Video Format Comparison

In determining which format to use for my videos I evaluated the pros and cons of several formats to compare quality, compatibility, and file size.

(If you want to see what settings I use to convert videos, check out the Handbrake page.)

More current information can be found on Wikipedia.

Individual Video Format Comparison Chart

When comparing video formats, you have to start with the container and then dive into the supported audio and video formats that are allowed in that container.

From a compatibility perspective, a device or player needs to not only support the container format, but also the codec for the stuff inside.

It makes for quite a compatibility matrix issue. I have a lot of sympathy for device hardware and player software manufacturers, trying to be compatible with all of the various cross-connected containers and content formats.

I picked these formats as the initial set to compare given my own personal familiarity with the media I already had and the devices I was trying to use.

Criteria Windows Media Video MPEG MP4 MKV
Reference Link ASF MPG MP4 MKV
File Extension .wmv .mpg .mp4, .m4v .mkv
Audio Formats Windows Media Audio MPEG-1 Layers I, II, III (MP3) MPEG-2/4 (HE)-AAC, MPEG-1/2 Layers I, II, III (MP3), AC-3, Apple Lossless, ALS, SLS Anything
Video Formats Windows Media Video MPEG-1, MPEG-2, MPEG-4 Part 2, VC-1, H.264 MPEG-2 Part 2, MPEG-4 ASP, H.264, H.263, VC-1, Dirac Anything
Allows Multiple Tracks Yes Yes Yes Yes
Native iPod/iPad Compatible No Yes Yes No
Native Android Compatible No Yes Yes No
Plex Compatible Yes Yes Yes Yes

Despite MKV being a superior container, MP4 is far more compatible with the devices I’m using and it supports everything I need.

You can see where I landed on the video formats page: MP4 container / H.264 video / AAC + AC3 Passthrough audio.

The Handbrake page goes into more detail about my specific encoding settings.

Audio in the Video Files

While technically the MP4 spec only allows AAC sound you can set the AAC track as the primary and embed additional tracks in the video file.

AAC has a surround sound (multichannel) spec but it’s not very well supported, so going with a stereo AAC track as primary is better for compatibility. At 320kbps, AAC is considered transparent.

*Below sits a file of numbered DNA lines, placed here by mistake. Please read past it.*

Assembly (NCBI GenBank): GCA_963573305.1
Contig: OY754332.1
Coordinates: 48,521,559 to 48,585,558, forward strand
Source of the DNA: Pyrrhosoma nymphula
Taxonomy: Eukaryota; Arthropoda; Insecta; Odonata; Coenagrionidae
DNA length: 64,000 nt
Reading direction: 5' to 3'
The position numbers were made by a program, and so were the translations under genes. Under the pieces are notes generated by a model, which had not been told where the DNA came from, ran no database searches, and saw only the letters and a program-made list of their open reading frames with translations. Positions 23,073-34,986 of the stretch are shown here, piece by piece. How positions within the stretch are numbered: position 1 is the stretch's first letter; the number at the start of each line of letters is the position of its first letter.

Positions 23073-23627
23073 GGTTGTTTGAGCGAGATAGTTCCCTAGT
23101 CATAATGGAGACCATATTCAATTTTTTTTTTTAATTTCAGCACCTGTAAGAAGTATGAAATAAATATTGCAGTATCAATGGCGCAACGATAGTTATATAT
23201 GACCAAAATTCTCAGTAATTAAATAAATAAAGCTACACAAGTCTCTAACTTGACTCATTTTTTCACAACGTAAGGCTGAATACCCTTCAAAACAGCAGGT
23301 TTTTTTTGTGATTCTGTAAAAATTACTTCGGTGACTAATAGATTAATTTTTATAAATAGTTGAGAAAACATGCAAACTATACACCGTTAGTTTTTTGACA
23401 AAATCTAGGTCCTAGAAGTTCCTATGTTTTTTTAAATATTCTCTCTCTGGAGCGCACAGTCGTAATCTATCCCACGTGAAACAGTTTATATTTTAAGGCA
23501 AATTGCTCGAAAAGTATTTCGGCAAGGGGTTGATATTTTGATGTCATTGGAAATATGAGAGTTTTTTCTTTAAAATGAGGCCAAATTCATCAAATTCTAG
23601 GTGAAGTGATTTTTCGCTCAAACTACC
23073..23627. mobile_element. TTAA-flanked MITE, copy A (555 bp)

Handbrake has a surround sound guide that explains in more detail how to properly handle multiple tracks.


Subtitles are an area where MKV as a container is far and away superior to MP4. In MKV, you can have multiple subtitle tracks (different languages) that can optionally be displayed by the player as needed, just like with a Blu-ray or DVD player. The challenge, of course, is finding a player on your various devices that will handle it.

With MP4, you get one subtitle track and it gets permanently “turned on” by being “burned” into the video image directly. No special player needed, but far less flexibility.

I talk about how I handle subtitles during conversion on the Handbrake page.

Full Disc Images - ISO vs. VIDEO_TS

My original requirements around media center stuff for discs was to try and keep the disc contents stock/unmodified so I could always burn a new copy if my disc went bad. I also wanted to keep the menus, extras, and so on when watching the movie.

ISO is the most faithful disc image format, but it has a lot more compatibility challenges.

Assuming you’re using Windows Media Center, both MediaPortal and My Movies for Media Center will support ISO playback using Daemon Tools. However, ISO doesn’t work for Media Center Extenders like the Xbox 360.

Ideally you’d just store one copy of the movie, but with ISO not working, saving ISO would mean having to save two versions of it - the ISO and a MCE-compatible version. That’s way too much space to use up for a single movie.

My Movies has a document talking about which format to store movies in in which they recommend VIDEO_TS over ISO. You can also use things like Transcode360 to transcode the VIDEO_TS content for media center extenders.

If you go with VIDEO_TS, you can also use XBMC for your front end without a special transcoder. VIDEO_TS opens a lot of doors over ISO.

However, from an overall compatibility perspective, full disc images lose out over individual movie file formats, so when my goals changed, I moved away from both ISO and VIDEO_TS.